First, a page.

I'm also no Luddite; I love tech advancement, and the exciting things it makes possible, (like being able to confirm the exact address via streetview, plug exact co-ordinates into my smartphone and just knowing I'll be on time, in the right place, even if it's raining, or foggy, and visibility is shot to hell).
Yup; I love all the stuff Google gives me for 'free', and realise they have to pay for it somehow.

Just think that as one of the richest, smartest, highest-profile and above-all the self-proclaimed "do no evil" company, they could be leading the discussion on this rather more obviously. That's also part of innovation...

Re:Not a problem (0)

Anonymous Coward | 1 year,18 days | (#43339001)

Not to mention the blurred out people and license plates are only blurred for public consumption. I imagine Google still has the original, unblurred details available internally.

Re:Not a problem (0)

Anonymous Coward | 1 year,18 days | (#43338877)

"Passing judgement before the product is even finalized"

You gotta be kidding me. Cameras hooked up to smart devices were released how long ago?

Still waiting for the first abuse of Googles power (4, Insightful)

Anonymous Coward | 1 year,18 days | (#43338299)

They have access to soo much data for such a long period of time now.
There was the Street View wifi-network thing. But for the rest: very little abuse of power. I'ld say that they are doing a good job. Certainly better than the disasters we've seen from Apple (GPS data collection), Sony PSN (leaked almost everything), Facebook ("It's not a leak, we sold your information").

It's a Google product (3, Funny)

Cid Highwind (9258) | 1 year,18 days | (#43338311)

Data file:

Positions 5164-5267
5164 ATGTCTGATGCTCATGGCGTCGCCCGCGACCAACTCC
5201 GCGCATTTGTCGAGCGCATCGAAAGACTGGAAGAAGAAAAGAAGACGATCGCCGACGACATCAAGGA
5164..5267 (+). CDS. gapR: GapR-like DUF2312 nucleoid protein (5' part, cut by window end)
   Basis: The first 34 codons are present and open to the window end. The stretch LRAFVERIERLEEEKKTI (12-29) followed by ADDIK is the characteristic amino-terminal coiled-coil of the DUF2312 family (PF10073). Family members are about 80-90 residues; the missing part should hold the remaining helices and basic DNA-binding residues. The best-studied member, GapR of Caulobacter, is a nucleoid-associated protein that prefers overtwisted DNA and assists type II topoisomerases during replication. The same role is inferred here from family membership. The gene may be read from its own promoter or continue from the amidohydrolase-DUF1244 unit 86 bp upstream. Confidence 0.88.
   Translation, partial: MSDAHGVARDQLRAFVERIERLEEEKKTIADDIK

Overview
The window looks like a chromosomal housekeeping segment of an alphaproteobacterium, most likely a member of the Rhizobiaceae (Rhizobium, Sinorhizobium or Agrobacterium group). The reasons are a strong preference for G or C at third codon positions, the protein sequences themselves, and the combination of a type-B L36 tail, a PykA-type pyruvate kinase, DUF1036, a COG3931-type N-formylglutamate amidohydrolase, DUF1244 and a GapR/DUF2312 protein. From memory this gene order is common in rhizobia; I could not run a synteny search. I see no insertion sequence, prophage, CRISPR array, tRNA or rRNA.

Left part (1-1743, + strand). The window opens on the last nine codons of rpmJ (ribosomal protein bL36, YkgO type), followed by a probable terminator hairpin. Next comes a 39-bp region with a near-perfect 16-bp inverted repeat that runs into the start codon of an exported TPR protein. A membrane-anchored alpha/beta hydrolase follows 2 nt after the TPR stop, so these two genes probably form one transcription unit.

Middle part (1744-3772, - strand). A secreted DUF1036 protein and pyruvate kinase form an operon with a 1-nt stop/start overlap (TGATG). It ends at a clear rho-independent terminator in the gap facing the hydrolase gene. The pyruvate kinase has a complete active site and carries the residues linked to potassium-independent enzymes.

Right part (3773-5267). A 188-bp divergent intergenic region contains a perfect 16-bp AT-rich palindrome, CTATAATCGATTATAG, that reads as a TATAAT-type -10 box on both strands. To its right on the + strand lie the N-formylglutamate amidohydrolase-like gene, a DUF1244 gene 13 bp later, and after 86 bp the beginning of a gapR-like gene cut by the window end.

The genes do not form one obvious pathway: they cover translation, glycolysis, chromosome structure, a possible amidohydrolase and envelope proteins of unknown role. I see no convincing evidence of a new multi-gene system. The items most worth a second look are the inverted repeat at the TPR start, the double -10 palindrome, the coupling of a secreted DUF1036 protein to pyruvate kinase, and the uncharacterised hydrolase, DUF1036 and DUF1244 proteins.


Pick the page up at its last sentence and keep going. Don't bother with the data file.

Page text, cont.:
Don't worry too much about the long-term implications, they'll get bored and drop it in a few years.

What am I supposed to be outraged about? (5, Insightful)

John Napkintosh (140126) | 1 year,18 days | (#43338315)

I can opt out of wearing the goggles, so I don't have to be concerned with google pushing ads into my eyeballs. I can't opt out of other people capturing me with their goggles, but this is hardly different than people collecting video in public spaces with cameraphones or more traditional video capture devices. Google themselves could pay people to wander around public spaces and collect video, surreptitiously or otherwise.

I don't really get the controversy.

Re:What am I supposed to be outraged about? (3, Insightful)

Jiro (131519) | 1 year,18 days | (#43338453)

New technology often makes things which were possible but impractical, practical.

People could wander around with traditional video capture devices, but it would be awkward for them to do so and most real-world attempts to do this would be easy to notice, even if it's theoretically possible that someone could have a little hole in their shirt pocket just for the cellphone camera to peek out of. Google could pay people to collect video, but it would be expensive on a large scale.

Re:What am I supposed to be outraged about? (1)